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Celebrating International Women in Engineering Day 2021


International Women in Engineering Day is an opportunity to recognize and celebrate the work and achievements of female engineers. Meet a few of the women making J.D. Irving, Limited businesses a better, safer, more innovative and exciting place to be!

Hannah Caron, EIT --Tissue Research Specialist

BSc Chemistry (MTA), Masters of Chemical Engineering (UNB)

 Hannah Caron Eng


“I love to learn and be part of a team so my favourite part about working in research and innovation for Irving Consumer Products is the engaging, collaborative environment,” says Hannah “Every project is different and I get to work with a wide variety of team members to enhance the experience our customers and consumers have with our tissue products.”

Hannah wishes aspiring female engineers would 'just go for it'. She believes the opportunities are truly endless and that building your network and connecting with other female engineers early in your career is key!

"I have the privilege of being on a team with so many inspiring women,” adds Hannah. “Knowing them, learning from them and seeing their success is motivating and confirms that my choice to go into engineering was the right one.”


Ashley McIntyre, P.ENG – Project Engineer 

University of New Brunswick, B.Sc. in Civil Engineering

 Ashley McIntyre Eng


“I am still fairly new at NBM Railways but I love being directly involved in an operation that has huge growth potential with new challenges every day,” says Ashley. “Also, the people I get to work with are always willing to help when needed and have a tremendous amount of railway specific knowledge.”

Ashley’s advice to young female engineers is to gain good time management skills at work from the start and ask a lot of questions.


Kersti Lee, EIT – Team Lead, Engineering

University of New Brunswick, B.Sc. in Civil Engineering

 Kersti Lee Engineering Women


“Engineering is unique because there are so many avenues that can be pursued,” says Kersti. “You can work with numbers, people, technology and nature, all in a day's work. You're not limited to one task, but can branch out to other areas and work with people from many different professions.”


Helen Ocampo Medina -- Business Improvement Analyst 

University of New Brunswick, B.Sc. in Chemical Engineering

 Helen Ocampo Eng


“In Engineering, do not focus on finishing first, focus on making it to the finish line and take advantage of the opportunities that you find along the way,” says Helen.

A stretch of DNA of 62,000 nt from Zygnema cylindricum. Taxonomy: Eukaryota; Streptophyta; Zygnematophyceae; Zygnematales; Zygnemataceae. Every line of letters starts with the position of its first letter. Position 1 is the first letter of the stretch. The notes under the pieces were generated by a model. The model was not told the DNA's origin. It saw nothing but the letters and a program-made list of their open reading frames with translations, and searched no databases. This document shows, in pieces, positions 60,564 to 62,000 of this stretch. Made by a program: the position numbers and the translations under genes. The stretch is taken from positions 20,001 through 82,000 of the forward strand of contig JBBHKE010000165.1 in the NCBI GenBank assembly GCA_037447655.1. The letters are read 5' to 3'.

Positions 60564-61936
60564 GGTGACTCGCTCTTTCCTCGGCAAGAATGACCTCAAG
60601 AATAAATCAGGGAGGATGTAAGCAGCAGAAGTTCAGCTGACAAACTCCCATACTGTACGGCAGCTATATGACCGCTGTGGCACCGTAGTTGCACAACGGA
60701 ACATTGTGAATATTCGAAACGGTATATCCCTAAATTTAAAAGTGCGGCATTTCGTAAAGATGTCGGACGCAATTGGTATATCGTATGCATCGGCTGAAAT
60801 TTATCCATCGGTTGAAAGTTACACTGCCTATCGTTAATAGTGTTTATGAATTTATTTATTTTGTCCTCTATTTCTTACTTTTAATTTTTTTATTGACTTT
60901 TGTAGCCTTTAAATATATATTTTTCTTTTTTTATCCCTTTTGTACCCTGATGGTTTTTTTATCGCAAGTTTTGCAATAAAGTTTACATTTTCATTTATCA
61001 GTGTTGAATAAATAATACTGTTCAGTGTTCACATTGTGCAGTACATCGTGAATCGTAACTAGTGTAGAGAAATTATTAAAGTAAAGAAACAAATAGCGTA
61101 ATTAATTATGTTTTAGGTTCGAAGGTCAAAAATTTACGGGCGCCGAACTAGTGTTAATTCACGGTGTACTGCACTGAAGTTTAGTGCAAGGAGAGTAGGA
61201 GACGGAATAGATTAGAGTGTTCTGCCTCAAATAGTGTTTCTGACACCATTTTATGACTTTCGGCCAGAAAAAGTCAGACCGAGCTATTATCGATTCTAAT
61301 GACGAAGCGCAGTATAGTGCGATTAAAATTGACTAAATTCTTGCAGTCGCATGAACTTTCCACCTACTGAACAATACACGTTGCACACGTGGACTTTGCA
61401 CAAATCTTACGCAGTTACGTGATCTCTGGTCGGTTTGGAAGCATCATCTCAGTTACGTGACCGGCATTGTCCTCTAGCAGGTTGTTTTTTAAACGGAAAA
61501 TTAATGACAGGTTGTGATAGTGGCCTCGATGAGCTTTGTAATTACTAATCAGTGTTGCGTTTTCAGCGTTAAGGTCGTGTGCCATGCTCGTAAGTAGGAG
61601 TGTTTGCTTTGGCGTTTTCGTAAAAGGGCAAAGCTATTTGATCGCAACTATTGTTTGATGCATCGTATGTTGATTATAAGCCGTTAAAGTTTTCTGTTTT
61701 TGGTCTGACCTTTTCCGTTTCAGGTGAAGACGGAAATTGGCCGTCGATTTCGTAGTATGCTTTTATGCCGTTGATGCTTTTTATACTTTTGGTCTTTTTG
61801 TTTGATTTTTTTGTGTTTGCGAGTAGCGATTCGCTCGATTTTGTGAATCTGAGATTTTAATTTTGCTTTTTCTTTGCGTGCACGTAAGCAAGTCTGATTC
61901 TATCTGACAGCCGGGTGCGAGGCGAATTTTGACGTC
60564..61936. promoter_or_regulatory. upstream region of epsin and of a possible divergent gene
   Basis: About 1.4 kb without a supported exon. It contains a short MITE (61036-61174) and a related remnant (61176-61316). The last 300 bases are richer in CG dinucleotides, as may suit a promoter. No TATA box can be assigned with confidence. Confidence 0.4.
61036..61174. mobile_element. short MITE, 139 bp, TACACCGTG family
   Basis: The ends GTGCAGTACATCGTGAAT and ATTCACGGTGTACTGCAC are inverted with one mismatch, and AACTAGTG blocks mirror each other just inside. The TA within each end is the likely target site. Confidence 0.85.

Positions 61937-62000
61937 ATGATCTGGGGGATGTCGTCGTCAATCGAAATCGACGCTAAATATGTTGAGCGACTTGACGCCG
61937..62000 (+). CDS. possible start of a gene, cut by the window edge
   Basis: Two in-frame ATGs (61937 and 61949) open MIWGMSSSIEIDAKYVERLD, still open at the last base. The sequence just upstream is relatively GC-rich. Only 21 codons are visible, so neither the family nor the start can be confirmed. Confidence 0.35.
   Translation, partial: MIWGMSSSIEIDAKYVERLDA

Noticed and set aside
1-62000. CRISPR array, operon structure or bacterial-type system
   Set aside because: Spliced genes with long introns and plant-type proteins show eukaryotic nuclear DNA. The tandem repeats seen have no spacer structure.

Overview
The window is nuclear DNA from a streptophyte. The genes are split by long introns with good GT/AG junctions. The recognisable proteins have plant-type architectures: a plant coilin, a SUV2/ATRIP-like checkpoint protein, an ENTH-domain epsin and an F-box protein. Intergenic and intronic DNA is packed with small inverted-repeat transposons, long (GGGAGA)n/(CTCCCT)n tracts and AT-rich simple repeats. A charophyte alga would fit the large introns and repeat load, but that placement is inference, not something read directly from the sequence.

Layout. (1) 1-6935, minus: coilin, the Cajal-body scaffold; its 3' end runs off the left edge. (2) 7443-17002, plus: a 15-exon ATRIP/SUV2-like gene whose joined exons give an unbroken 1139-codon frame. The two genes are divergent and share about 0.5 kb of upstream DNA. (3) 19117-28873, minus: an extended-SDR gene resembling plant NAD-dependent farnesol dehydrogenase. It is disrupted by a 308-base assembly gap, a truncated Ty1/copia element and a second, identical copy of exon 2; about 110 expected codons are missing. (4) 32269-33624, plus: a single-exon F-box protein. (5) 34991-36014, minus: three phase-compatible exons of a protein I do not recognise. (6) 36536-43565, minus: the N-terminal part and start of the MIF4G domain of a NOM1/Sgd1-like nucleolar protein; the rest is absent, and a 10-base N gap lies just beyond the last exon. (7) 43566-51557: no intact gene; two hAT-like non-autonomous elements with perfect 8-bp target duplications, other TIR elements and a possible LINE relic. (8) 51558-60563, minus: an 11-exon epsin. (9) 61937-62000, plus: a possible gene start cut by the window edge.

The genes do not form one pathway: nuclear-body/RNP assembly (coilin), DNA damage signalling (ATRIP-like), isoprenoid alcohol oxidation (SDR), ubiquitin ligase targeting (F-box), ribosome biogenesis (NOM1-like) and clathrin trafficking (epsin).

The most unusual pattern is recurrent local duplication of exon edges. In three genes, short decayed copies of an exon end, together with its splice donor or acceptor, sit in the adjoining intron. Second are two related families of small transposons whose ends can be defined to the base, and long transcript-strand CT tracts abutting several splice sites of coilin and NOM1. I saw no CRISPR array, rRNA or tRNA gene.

“I would tell young girls that want to get in this field to take it with a grain of salt. It is really rewarding! You just have to get in there and bring a positive attitude, an ‘I will work very hard mindset’ and a good sense of humor. This profession opens not one but so many doors to a variety of jobs where you apply your technical and interpersonal skills.”


Vivien Kossuth - Associate Reliability Engineer

B.Sc. Mechanical Engineering, University of Manitoba

 Vivien Kossuth Eng


“We need to understand historical perspectives to understand why we need to promote women in engineering today,” says Vivien. “Retention and promotion of women in engineering is the responsibility of everyone who see themselves as a leader who can make positive change. I do my part by sponsoring the Women in Engineering Leadership Award that is eligible to all high school students entering the University of Lethbridge Engineering Transfer Program.”

Vivien urges all aspiring engineers to read the study by Calnan and Valiquette (2010), Paying Heed to the Canaries in the Coal Mine, commissioned by Engineers Canada and to participate in “30 by 30“ initiatives. Engineers Canada is the body that develops national guidelines for provincial and territorial engineering regulators and licence holders, and oversees accreditation of engineering programs at Canadian universities.


Laura MacQuarrie -- Project Manager (Strategy & Governance)

Bachelor of Science in Chemical Engineering from the University of New Brunswick

 Laura MacQuarrie ENG


“The best part of my job is seeing ships that were built in the Halifax Shipyard sail out to sea,” says Laura. “It represents the culmination of the amazing effort everyone across the company has put into building ships for Canada.”

Laura encourages young engineers to stay curious and ask lots of questions! 


Irving Wallboard's female Engineers Cathy, Vanessa and Shelley are joined this summer by three engineering students from University of New Brunswick, Julia Lloyd, Meaghan Flinn and Rachelle Basque. 


Julia Lloyd - UNBF, Mechanical, 2nd year

 "I was heavily influenced by my dad and brother who are engineers. I was always interested in physics and how things moved, and wanted to learn how to build them myself."


Rachelle Basque - UNBF, Mechanical, 4th year

 "I'm one of the few females in my class, but it's never an issue. I've found that I've created very close bonds with other female engineers that you meet."


Meaghan Flinn - UNBF Chemical, 3rd year

"Due to COVID-19 we weren't able to go into the labs this past year, but at Wallboard, I'm able to apply what I learned this year in real life. So not only am I gaining real life, on the job experience, but I'm also continuing to learn."

 Eng Women Group Photo
Cathy Dochstader, Meaghan Flinn, Julia Lloyd, Vanessa Barefoot, Shelly Fyffe, Rachelle Basque.